As a photojournalist that type of vision was something that I was not allowed to have. I would see interesting things and interesting light and the way they got printed is pretty much the way they came out of the camera. The pictures are supposed to be a close to reality as possible when working with news. There are times when photographers have to color correct or fix contrast and brightness to make the image visible and clear for the readers, but otherwise it is hands-off. (Or, it is supposed to be).
After having snow on Saturday and rain on Sunday we had some interesting fog this morning as I was driving to work. This first frame is what I got out of my camera with the default Adobe Camera Raw settings. The fog is interesting, but what the camera recorded is not what is shown here. One thing is that the scene did not appear this blue. To my eye there was also more contrast and separation between the different hills, and the Pyramid Rock in the back left of the frame was certainly more visible than this.
This is not really the fault of the camera. Just like when I worked in the film processing lab the camera and film had the details. What was missing was a proper processing for the image. With film it was often a bit of contrast adjustment and making some color adjustments in the printing machine. With digital files it is telling Photoshop (or Capture One or ACDSee or Lightroom or.....) to adjust the pixels to show the way they should look.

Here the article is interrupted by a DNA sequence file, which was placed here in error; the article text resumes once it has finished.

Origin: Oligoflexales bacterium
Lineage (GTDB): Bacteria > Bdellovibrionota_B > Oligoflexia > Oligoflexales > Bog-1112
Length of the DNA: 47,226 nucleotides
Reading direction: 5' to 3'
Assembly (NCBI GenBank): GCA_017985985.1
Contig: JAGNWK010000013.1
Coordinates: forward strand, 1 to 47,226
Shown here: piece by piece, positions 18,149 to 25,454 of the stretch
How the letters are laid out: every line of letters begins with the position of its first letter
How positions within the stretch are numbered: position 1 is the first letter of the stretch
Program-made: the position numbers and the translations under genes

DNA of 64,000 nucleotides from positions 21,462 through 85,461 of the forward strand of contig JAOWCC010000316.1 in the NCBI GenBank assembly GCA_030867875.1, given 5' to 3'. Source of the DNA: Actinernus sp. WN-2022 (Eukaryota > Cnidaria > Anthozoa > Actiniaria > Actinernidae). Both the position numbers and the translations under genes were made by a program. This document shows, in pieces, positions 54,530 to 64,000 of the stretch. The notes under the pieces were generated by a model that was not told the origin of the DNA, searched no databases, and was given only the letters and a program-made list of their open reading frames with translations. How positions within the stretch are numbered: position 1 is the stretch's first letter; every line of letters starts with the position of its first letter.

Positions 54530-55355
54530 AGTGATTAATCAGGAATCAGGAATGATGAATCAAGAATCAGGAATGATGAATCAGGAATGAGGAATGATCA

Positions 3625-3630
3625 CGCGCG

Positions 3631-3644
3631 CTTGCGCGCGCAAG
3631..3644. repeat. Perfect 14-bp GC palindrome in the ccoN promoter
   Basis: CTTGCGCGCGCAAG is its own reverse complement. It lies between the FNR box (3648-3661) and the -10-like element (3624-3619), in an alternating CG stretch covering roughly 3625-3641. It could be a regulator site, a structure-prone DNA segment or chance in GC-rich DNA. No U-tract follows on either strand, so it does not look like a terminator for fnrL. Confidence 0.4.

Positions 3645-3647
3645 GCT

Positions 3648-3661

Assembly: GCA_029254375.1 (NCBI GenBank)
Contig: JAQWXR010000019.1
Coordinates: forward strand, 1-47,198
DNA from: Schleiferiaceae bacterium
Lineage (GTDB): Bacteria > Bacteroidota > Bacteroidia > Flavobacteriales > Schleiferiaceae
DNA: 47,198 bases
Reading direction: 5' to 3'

The details are usually there in the image. It just takes some coaxing to get them to show through. It also takes some decision making for you to determine what the image should look like to express your vision. For this image I decided it should look like this:
All the details are there, the pixels are there, recorded and just waiting to be coaxed out.
Don't be afraid to make your images look the way you see them inside your mind.